Abstracts MLQA 2011
ODEs and discrete simulation (slides)
Jean-Yves Le Boudec
We consider a generic model of N interacting objects, where each object has a state and the evolution of the system depends only on the collection of states at any point in time. This is quite a general modeling framework, which was successfully applied to model many forms of distributed systems and communication protocols. When the number of objects N is large, one often uses simplifying assumptions called "mean field approximation", "fluid approximation", "fixed point method" or "decoupling assumption". In this talk we explain the meaning of these concepts, how they are related to Ordinary Differential Equations and how a fast simulation methods can be derived. We also show that the first two, namely mean field approximation and fluid approximation, are generally valid, whereas the last two, namely fixed point method and decoupling assumption, require more care, and may not hold even in simple cases. We give sufficient conditions under which they are valid. We illustrate the concepts with some easy-to-follow examples.
Stochastic process algebras and ODEs (slides)
Stochastic process algebras have been successfully applied to quantitative evaluation of systems for over a decade. Such models may be used to analyse the timeliness of response or the utilisation of resources of systems.
By modelling systems as collections of individual agents, the process algebra approach allows the modeller to capture the exact form of interactions and constraints between entities. At any given time the state of the system is the collection of states exhibited by the individual agents. Inevitably this approach suffers from the problem of state space explosion making analysis inefficient or even infeasible, particularly in systems where we are interested in collective dynamics. In these systems, although we model the behaviour of individuals, we aim to analyse the behaviour of the populations to which they belong. Examples include clients accessing a server, people moving through their physical environment, or molecules interacting within cells.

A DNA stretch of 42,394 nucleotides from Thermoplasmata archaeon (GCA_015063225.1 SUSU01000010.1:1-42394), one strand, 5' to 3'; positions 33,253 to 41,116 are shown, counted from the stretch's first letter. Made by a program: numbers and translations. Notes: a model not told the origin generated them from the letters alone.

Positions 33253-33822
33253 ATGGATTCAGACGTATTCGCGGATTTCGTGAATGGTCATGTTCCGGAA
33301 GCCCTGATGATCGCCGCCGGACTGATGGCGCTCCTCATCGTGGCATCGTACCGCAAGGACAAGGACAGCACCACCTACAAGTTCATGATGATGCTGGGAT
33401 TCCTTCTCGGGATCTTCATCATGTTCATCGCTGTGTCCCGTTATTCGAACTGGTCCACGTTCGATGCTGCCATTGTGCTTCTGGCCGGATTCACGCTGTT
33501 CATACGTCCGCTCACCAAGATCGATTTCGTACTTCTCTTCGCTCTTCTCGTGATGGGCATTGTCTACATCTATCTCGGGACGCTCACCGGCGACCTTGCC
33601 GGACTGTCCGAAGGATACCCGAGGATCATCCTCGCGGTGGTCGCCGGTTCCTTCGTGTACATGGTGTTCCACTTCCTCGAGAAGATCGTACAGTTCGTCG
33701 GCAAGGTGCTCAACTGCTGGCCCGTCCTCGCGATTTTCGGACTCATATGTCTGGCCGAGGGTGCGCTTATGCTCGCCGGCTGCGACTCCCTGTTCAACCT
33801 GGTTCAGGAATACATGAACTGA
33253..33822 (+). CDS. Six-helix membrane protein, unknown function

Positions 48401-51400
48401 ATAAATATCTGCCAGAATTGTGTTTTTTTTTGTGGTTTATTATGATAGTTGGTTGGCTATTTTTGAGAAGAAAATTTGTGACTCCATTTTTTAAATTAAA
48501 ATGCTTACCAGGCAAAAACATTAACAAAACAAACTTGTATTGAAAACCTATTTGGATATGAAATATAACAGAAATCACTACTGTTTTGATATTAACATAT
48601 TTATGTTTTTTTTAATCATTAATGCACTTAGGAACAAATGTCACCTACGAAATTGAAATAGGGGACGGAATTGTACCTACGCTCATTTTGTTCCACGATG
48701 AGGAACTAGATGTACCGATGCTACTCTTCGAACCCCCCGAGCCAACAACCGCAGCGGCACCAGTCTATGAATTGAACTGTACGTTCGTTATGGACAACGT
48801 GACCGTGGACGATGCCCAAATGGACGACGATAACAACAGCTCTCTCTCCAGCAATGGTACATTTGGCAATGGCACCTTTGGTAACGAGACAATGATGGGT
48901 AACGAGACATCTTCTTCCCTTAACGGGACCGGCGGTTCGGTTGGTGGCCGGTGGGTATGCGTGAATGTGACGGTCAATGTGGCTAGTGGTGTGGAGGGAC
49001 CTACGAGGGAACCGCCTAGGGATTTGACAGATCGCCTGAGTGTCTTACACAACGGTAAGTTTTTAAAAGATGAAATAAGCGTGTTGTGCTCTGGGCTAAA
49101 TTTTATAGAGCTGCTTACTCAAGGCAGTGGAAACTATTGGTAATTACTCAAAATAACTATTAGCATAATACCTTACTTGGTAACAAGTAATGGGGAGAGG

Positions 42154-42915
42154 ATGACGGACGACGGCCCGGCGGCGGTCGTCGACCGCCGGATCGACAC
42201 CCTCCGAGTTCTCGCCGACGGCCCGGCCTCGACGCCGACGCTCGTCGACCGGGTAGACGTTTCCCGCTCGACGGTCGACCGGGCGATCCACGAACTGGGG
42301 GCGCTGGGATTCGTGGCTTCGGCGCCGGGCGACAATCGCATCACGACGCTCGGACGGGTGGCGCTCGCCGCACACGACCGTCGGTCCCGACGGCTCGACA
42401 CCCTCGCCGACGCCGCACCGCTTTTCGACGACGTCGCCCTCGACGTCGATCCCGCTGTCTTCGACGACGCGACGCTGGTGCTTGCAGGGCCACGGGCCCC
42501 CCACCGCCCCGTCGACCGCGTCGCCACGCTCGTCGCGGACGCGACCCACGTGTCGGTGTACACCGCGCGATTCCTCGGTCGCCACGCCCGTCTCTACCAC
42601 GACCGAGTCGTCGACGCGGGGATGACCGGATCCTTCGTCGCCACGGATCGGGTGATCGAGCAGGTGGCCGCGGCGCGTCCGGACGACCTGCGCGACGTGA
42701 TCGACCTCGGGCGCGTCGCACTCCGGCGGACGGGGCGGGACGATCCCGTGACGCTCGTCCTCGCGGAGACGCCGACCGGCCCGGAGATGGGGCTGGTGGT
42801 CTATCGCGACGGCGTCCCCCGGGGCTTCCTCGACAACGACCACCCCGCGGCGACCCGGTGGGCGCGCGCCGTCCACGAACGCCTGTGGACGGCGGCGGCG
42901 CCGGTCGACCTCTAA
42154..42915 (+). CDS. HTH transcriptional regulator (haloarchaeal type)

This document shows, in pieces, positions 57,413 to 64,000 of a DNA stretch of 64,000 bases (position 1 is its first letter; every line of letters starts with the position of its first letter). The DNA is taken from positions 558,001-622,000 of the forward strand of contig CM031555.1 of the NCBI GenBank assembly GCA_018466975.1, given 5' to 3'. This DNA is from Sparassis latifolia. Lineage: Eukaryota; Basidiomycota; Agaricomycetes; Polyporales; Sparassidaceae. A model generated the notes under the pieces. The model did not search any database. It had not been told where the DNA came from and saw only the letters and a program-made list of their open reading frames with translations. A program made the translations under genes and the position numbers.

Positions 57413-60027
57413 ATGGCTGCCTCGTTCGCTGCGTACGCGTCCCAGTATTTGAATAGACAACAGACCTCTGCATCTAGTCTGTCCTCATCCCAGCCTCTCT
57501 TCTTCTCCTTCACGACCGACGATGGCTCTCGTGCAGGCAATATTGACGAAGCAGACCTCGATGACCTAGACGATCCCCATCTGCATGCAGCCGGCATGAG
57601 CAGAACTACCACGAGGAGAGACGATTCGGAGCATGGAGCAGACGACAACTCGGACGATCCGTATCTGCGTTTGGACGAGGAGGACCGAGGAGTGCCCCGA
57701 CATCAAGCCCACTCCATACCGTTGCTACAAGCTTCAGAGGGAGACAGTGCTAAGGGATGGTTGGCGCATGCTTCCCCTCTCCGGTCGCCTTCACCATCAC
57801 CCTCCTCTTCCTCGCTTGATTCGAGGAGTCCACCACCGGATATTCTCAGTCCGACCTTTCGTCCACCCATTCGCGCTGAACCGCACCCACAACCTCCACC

In this talk I will discuss recent work on such population-oriented models described in stochastic process algebra and interpreted as a set of ordinary differential equations, the so-called fluid approximation.
On the Relationship between ODE, Simulation and Stochastic Process Algebras (slides)
In this talk we will concentrate on the mathematical foundations of the fluid-approximation of stochastic process algebra models. We will discuss limit results that guarantee that, in the limit of large populations, the trajectories of the Continuous Time Markov Chain constructed from a Stochastic Process Algebra model cannot be distinguished from the solution of the fluid ODE. We will also discuss the conditions that must be satisfied by SPA models for such limit theorems to be applicable, commenting also on issues like error bounds and speed of convergence (which are connected with the properties of the phase space of ODE). Furthermore, we will present the relationships between the average behaviour of the SPA model and fluid ODE, which can be proved to be a first order approximation of the former, considering also approximations of higher-order moments. Finally, we will also discuss possible extensions of limit theorems to deal with situations in which the classic deterministic limit theorems are not applicable, for instance when not all the populations of agents can be assumed to increase to infinity. In these cases, the candidate limit process is no more an ODE, but rather a (stochastic) hybrid system.
Stochastic Hybrid Analysis of Markov Population Models (slides)